Lifelong social justice advocate Rev. Lewis Stewart dies
ROCHESTER, N.Y. – Rev. Lewis Stewart, revered president emeritus of United Christian Leadership Ministry, died at his home in Rochester on Friday after a long illness.
Rev. Stewart was a lifelong advocate of social justice and was the co-founder, president, and president emeritus of United Christian Leadership Ministry (UCLM). He used action and words to help eradicate social, economic, and racial inequities.
Rev. Stewart was born February 3, 1946, in Newburgh, New York. He was the son of the late Bishop Lewis W. Stewart, Sr., and the late Carrie Stultz Williams.
Lewis Stewart graduated from Brockport with a B.S. degree in Political Science, where he was later recognized as one of its most influential graduates. He earned a Master of Divinity degree from Colgate Rochester Divinity School/Bexley Hall/Crozer Theological Seminary. He also studied at Syracuse University School of Social Work.
Rev. Stewart served as a Chaplain at the N.Y. State Department of Corrections at both Groveland Correctional and Five Points Correctional Facilities, where he served as pastor to inmates and advocate for prison reform.
Rev. Stewart co-founded UCLM in 2013, serving as its president from 2013 until 2022. In that role, he personally advocated for and supported several individuals mistreated by the justice system. Under his leadership, UCLM was a powerful voice for criminal justice reform. The organization helped to bring about a number of needed changes in policy and practice. Some of the most notable of these included:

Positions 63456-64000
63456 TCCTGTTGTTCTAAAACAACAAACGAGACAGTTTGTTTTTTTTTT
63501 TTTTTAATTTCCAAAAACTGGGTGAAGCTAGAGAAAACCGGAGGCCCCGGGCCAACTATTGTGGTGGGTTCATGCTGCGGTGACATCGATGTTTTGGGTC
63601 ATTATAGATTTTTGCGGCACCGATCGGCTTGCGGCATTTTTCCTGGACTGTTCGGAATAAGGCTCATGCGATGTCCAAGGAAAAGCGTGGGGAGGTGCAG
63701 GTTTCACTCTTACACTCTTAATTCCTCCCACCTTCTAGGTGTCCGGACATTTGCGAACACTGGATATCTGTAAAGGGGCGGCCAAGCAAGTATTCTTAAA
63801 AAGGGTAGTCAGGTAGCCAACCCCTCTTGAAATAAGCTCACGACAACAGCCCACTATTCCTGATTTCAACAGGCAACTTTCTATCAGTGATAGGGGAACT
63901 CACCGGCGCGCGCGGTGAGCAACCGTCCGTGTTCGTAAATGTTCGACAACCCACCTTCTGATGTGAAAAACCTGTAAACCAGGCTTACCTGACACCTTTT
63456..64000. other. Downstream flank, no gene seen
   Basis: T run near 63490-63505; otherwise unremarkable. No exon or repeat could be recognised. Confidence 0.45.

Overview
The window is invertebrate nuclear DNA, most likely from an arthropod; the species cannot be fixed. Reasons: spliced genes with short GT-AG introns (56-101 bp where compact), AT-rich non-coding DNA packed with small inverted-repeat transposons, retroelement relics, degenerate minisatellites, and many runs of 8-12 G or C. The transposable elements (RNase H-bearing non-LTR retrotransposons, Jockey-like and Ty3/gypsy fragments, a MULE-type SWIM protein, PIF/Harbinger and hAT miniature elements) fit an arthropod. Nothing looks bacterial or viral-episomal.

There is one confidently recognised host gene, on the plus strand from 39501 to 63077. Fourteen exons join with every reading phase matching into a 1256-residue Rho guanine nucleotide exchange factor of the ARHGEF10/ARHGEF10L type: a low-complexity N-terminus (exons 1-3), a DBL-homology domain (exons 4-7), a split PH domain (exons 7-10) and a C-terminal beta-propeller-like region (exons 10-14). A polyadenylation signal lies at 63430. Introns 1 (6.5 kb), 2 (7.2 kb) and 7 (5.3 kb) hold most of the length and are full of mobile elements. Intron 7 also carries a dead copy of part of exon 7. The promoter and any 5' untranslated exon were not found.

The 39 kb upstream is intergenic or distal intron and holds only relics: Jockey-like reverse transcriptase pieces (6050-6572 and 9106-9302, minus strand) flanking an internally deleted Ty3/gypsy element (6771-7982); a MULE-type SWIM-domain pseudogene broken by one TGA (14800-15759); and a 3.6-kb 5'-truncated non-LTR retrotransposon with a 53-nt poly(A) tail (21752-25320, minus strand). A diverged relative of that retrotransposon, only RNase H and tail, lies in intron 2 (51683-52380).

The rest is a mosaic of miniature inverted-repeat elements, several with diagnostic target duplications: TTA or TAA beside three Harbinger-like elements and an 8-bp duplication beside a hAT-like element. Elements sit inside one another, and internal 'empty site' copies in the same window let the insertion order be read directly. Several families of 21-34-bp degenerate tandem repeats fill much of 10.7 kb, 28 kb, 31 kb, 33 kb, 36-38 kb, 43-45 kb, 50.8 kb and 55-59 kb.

· Implementation of body-worn cameras by the Rochester Police Department and later by the Monroe County Sheriff’s Office. UCLM continues to work with both agencies to monitor and update these programs.
· Initiation of annual police community summits in 2016, aimed at bringing law enforcement and the community together for honest dialogue, relationship-building, and mutual problem solving. These summits continue to the present day.
· UCLM was an early driver of civilian review of police misconduct.
· Helping to preserve threatened funding for OACES (Office of Adult and Career Education Services), an important adult education program that serves Monroe County.
· Development of community programs to address gun violence and especially to support and educate those affected by gun violence, especially children.
· Working cooperatively with the local court system to develop the Judicial Observation Project, training citizens to observe court proceedings and offer advice on addressing implicit bias and systemic racism.
· Catalyzing the establishment of a Civilian Interview Panel in both Rochester and Brighton, where citizens can participate in the screening of candidates for the local police force.